1930s >> 1930 >> no-309-may-1930

To New Readers

Our object is the common ownership and democratic control of the means and instruments for producing and distributing wealth by, and in the interests of, the whole people. Let us examine this object a little closer.

First of all, what do we mean by common ownership? Do we propose taking over all the means of production, etc., and then dividing them up amongst the whole people? Of course not. Mills and factories, railways and steamships, are all too large and too complicated to admit of piecemeal division. In fact, one of the benefits capitalist production has conferred upon society is just this: that it has organised production on a large scale, though the process has brought misery to millions of workers and small proprietors. If we were to attempt to “divide up” existing wealth, therefore, we would have to take a step backward in development and revert to the primitive productive methods of our forefathers. And even if it were possible to take such a step backward, we would then be faced with two hopeless tasks: (1) To produce enough to satisfy the needs of the present huge population, without the productive, transport and other facilities that exist to-day; and (2) with private property of a primitive kind in existence to prevent the regrowth of huge amalgamations, such as exist to-day.

So for the above reasons, and a host of others, we do not propose a “dividing-up” policy. What we do intend is that all the means of producing and distributing the things we need shall be taken over and administered as the common possession of one huge family—the human family. In other words, that each will be free to eat, drink and clothe himself according to his needs, and that in return each will contribute his services to production according to his capacities and the requirements of the times. This will involve the organisation of production according to plan. That is, it will be necessary to determine roughly : (1) The production required; (2) the raw material and machinery, etc., required; (3) the amount of work required to ensure the necessary production; (4) the allocation of the population to the work required.

Now the early stages of this alteration will obviously not be easy; it will involve an internal readjustment that will be great or small according to the size and mental clearness of the majority in favour of Socialism. Once a real beginning has been made, however, the tremendous surplus of working energy society possesses will soon make itself plain, and the call upon each individual for necessary productive work will be small. As we have often pointed out in these columns, one has only to pause for a moment and reflect upon the appalling waste of labour to-day involved in useless competition, in advertising, in Army, Navy, Police and Air Forces, in pandering to the tastes of a luxurious, bored and debauched ruling class, and finally—apart from myriads of other ways—in the tragic comedy of hundreds of thousands looking for work, while hundreds of thousands are in want.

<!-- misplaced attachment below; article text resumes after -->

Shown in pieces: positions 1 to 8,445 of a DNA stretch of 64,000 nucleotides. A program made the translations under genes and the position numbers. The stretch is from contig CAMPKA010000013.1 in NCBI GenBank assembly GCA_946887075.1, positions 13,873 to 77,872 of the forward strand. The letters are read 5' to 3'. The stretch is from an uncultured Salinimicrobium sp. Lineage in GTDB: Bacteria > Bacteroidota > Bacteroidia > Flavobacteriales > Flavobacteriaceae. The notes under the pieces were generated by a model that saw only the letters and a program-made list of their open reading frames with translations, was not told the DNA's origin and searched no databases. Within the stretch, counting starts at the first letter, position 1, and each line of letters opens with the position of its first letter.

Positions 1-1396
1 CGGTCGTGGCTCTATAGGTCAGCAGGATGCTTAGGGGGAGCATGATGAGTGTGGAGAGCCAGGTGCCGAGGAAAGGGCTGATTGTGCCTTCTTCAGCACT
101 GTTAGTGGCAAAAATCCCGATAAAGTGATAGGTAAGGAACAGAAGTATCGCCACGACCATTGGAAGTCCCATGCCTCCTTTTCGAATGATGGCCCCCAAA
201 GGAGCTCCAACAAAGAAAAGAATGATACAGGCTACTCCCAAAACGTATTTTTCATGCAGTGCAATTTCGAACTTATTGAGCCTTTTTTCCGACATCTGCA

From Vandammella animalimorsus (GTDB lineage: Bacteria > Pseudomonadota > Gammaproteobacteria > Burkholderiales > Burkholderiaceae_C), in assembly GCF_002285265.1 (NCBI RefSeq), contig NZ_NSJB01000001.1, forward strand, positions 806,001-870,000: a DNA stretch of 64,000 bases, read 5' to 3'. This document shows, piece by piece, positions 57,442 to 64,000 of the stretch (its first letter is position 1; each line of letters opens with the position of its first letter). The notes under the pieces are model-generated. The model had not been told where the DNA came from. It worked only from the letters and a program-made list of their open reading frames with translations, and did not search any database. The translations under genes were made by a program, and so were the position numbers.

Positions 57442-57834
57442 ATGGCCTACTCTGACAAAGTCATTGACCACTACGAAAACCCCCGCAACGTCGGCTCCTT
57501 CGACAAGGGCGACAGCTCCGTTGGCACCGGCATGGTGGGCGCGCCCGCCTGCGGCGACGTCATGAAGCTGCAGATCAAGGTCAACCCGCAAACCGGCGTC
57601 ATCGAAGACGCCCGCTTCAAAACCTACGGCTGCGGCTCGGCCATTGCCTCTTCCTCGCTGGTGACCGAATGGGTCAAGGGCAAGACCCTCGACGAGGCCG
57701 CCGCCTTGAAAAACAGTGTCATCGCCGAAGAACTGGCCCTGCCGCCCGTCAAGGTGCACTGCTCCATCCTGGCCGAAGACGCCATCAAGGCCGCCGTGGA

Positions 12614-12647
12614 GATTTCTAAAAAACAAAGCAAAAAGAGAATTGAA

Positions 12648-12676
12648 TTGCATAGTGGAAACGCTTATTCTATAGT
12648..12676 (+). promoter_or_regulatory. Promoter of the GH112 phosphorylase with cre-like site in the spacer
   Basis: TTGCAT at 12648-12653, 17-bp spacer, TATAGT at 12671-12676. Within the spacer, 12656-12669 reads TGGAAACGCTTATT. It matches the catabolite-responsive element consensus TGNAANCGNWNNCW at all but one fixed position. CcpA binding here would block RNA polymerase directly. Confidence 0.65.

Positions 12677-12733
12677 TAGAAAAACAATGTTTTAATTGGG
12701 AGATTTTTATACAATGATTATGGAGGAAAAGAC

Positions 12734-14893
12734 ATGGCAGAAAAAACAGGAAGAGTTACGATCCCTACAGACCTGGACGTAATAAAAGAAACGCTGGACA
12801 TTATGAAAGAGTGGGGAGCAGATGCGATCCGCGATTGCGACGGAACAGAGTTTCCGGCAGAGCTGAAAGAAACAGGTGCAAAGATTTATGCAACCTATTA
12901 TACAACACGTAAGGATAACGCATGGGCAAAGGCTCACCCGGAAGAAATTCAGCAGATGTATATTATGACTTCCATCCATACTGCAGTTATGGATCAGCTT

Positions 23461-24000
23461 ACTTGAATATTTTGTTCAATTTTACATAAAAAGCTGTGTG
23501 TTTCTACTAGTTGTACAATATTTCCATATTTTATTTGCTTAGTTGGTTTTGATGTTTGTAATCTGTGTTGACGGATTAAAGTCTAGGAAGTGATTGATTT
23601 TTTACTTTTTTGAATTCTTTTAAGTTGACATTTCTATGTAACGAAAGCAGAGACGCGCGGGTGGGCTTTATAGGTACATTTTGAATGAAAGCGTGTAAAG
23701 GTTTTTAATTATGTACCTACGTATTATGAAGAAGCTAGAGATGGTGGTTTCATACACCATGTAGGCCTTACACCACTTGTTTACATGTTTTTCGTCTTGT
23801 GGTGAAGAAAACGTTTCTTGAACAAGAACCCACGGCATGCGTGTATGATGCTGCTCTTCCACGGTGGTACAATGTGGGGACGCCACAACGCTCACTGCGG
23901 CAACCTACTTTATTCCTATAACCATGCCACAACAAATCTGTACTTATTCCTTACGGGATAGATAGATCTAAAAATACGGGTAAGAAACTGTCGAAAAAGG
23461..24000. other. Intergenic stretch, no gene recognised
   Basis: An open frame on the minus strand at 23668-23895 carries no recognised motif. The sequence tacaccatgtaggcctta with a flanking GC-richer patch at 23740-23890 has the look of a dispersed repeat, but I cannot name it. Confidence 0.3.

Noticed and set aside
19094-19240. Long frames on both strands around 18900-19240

When the new society has settled down to production on the new plan of organisation there will be ample leisure for each individual to employ himself in ways productive of pleasure. To some leisure time devoted to invention; to others the devotion to the different arts will be the outlet for their superfluous energies. Others again will like to spend some time in travel and it is just here that the new arrangement promises most. Modern industry has so simplified production that it has reduced the part of each to a comparatively simple one, and the tendency in this direction is still rapidly proceeding. Hence, under Socialism, as long as there is sufficient man (or woman) power in a given centre, it will not matter how often or how rapidly people change from one place to another. In the early days of capitalism it was customary for the handicraftsman to spend a part of his training in travelling from town to town, gaining experience before settling down, hence the name “journeyman.” In like manner, in the future, a worker will be able to cover the whole globe, working here and there, and dull, drab routine work will disappear.

This is not an idle dream. Ponder upon it, and you will find it is possible, inevitable and the glorious legacy of ages of suffering.

Gilmac